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Trump’s TikTok Ban Is Great News: Here’s Why

The Trump administration is trying to ban the Chinese social media app TikTok over alleged data security concerns. While national security concerns seem overblown, this move is well-deserved payback for China. The Chinese Communist Party has routinely undermined U.S. companies in their country, and it’s time to return the favor. President Trump is moving to…

  • The Trump administration is trying to ban the Chinese social networking program TikTok over alleged data safety concerns.
  • While national security issues seem overblown, this move is well-deserved revival for China.
  • The Chinese Communist Party has routinely undermined U.S. companies in their country, and it is time to return the favor.

President Trump is going to ban the popular Chinese video-sharing app TikTok. The decision, while controversial, is a step in the perfect direction towards rectifying the relationship between Washington and Beijing.

While concerns about information privacy and censorship are probably overblown (Tik Tok is no different from Facebook in this regard), there is an economic angle that a lot of people are overlooking.

For years, the Chinese Communist Party (CCP) has flagrantly and routinely undermined American businesses through compulsory joint-ventures, intellectual property theft, and protectionism. It is time to return the favor.

Occasionally fighting fire with fire is the ideal form of financial self-defense, and U.S. authorities will need to level the playing field between American companies and their Chinese counterparts.

An Unfair Deal

Many American netizens believe the Chinese government is secretly running TikTok, but these claims are unconfirmed. | Resource: Twitter

The economic relationship between China and the U.S. has been lopsided. China provided cheap, skilled labour, and consequently, the U.S. outsourced a massive chunk of its entire manufacturing base to the Asian state. China utilized this chance to replicate American production processes throughout driven technology transfers and joint ventures.

American firms tolerated this unfair situation for a chance at access to China’s massive consumer marketplace, but the CCP has jeopardized them each step of the way.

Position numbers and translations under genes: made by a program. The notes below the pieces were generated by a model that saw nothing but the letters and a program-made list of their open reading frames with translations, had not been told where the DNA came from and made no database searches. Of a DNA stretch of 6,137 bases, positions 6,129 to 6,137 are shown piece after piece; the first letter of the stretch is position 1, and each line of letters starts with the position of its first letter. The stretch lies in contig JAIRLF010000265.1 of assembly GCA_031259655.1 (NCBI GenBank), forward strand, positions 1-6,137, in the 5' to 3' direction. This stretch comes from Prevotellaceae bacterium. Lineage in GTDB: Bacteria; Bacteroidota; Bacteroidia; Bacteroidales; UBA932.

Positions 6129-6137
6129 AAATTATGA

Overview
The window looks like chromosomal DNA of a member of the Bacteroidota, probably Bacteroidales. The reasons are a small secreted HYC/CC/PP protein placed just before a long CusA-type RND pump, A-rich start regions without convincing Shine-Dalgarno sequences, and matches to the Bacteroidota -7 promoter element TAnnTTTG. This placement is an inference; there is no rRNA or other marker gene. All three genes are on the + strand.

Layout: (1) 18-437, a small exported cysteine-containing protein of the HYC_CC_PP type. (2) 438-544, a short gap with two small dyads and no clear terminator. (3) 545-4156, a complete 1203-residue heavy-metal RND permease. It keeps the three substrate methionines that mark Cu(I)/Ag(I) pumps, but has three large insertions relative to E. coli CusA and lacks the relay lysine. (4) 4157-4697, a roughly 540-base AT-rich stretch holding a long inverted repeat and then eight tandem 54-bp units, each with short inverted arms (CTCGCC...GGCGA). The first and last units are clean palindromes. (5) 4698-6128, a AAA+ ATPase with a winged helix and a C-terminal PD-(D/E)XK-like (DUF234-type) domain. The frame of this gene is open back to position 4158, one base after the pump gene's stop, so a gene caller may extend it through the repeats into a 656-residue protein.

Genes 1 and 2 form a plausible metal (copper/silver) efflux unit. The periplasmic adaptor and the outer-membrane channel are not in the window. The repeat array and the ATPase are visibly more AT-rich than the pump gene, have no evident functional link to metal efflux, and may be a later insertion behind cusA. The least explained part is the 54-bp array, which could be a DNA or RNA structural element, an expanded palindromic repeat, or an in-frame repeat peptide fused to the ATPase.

The CCP banned Facebook at 2009–allegedly over its role in facilitating communication among Xinjiang separatists. China went on to ban Google in 2010, simply to replace it with a vastly-inferior copy-cat called Baidu (NASDAQ:BIDU). American companies that have not been banned have seen their market shares tank because of property theft and CCP sabotage.

American Companies Are Being Forced Out of China

According to a poll conducted by the Beijing-based American Chamber of Commerce in China, U.S. businesses are having a hard time at China–thanks in part to the activities of this CCP.

More than half of respondents in the technology sector say they are abused in comparison with their Chinese counterparts. Nearly one-fifth of respondents are currently thinking about moving capacity beyond the nation or have moved.

The situation is so bad it has even affected China-based YouTube vloggers, many of whom fled the country due to government harassment in overdue 2019.

Trump’s TikTok Ban Is the Right Move

On July 31, President Trump supported his plans to ban ByteDance’s TikTok program from operating in the USA, a move the administration had been occupying for weeks. There is still some doubt about how the ban will be enforced.

Based on Reuters, ByteDance has agreed to divest TikTok’s U.S. surgeries to Microsoft (NASDAQ:MFST), which is now in charge of protecting all of TikTok’s American user information. It’s still unclear if this bargain will be accepted by Trump — or should he has the power to deny it if he doesn’t.

Either way, it’s time for the U.S. to fight fire with fire and treat Chinese companies the exact same way China treats American companies. Banning TikTok is a fantastic first step.

Disclaimer: This article reflects the author’s opinion and should not be considered investment or trading advice from CCN.com. The author holds no investment standing in the above-mentioned securities unless otherwise noticed.

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